Substituting one to two servings of animal proteins with plant proteins every day could lead to a small reduction in the three main cholesterol markers for cardiovascular disease prevention, a new study suggests.
The health benefits could be even greater if people combined plant proteins with other cholesterol-lowering foods such as viscous, water soluble fibres from oats, barley and psyllium, and plant sterols, said lead author Dr. John Sievenpiper of St. Michael’s Hospital.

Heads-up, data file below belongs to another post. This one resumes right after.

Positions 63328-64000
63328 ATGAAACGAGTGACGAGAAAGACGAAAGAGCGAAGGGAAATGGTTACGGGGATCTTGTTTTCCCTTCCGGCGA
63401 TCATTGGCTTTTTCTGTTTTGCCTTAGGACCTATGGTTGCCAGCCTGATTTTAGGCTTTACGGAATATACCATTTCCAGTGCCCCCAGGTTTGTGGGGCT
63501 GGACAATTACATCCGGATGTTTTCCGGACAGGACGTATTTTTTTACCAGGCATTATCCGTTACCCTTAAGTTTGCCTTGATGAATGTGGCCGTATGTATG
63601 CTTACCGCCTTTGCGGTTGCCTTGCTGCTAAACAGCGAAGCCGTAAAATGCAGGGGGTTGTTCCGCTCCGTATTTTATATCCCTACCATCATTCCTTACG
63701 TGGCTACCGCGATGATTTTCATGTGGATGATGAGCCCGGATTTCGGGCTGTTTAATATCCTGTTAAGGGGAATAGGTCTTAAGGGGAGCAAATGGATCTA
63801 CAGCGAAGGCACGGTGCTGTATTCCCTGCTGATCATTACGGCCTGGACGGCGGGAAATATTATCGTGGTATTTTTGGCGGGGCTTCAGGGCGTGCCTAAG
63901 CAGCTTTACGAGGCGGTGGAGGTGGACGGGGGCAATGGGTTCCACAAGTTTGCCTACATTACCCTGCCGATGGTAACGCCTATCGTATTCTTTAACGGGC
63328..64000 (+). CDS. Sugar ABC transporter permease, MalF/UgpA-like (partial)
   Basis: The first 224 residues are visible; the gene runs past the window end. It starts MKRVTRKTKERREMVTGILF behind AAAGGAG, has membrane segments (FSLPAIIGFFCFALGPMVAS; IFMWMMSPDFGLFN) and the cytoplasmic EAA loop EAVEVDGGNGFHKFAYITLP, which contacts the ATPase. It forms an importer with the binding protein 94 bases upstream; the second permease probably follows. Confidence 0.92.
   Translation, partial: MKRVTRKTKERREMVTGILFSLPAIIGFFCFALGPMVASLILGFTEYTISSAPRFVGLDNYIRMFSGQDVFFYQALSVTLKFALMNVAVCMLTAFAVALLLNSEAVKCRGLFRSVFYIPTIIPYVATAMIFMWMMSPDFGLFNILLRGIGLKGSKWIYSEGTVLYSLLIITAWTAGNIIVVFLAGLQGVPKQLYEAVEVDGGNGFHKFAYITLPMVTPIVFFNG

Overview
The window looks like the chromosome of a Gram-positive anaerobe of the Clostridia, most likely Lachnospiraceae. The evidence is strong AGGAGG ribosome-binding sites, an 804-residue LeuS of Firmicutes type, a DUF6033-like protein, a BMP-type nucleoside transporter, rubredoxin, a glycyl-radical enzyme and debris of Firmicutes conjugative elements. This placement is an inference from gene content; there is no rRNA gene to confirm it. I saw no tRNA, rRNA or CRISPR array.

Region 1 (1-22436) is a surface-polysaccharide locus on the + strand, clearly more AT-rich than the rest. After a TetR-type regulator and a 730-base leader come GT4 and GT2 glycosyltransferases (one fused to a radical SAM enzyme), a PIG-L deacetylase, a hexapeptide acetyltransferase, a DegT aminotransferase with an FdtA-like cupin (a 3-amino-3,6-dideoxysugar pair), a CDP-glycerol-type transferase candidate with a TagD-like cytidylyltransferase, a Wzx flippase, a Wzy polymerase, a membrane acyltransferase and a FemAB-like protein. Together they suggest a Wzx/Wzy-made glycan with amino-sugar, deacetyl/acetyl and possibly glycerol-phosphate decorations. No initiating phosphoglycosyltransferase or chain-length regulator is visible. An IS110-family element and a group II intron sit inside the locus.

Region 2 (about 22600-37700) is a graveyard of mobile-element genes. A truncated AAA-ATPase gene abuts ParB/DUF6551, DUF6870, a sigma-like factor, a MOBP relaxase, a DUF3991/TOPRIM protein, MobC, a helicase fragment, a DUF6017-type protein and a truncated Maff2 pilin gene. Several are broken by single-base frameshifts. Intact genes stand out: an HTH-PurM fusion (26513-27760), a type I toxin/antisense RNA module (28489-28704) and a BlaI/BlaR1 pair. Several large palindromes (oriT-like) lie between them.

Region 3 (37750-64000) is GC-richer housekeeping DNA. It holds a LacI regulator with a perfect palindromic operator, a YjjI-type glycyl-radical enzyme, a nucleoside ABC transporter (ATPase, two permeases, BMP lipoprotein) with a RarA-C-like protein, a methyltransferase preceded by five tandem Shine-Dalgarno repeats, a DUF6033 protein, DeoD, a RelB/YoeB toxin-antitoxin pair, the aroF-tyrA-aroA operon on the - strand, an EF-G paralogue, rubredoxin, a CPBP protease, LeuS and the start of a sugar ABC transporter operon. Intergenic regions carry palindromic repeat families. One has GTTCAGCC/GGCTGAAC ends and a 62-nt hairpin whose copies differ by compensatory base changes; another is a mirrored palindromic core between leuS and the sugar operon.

Dr. Sievenpiper led a systematic review and meta-analysis of 112 randomized control trials in which people substituted plant proteins for some animal proteins in their diets for at least three weeks. The results were published online in the Journal of the American Heart Association.
Dr. Sievenpiper said the review indicated that replacing one to two servings of animal proteins with plant proteins every day — primarily soy, nuts and pulses (dried peas and beans, lentils and chickpeas) — could reduce the main cholesterol markers by about 5 per cent.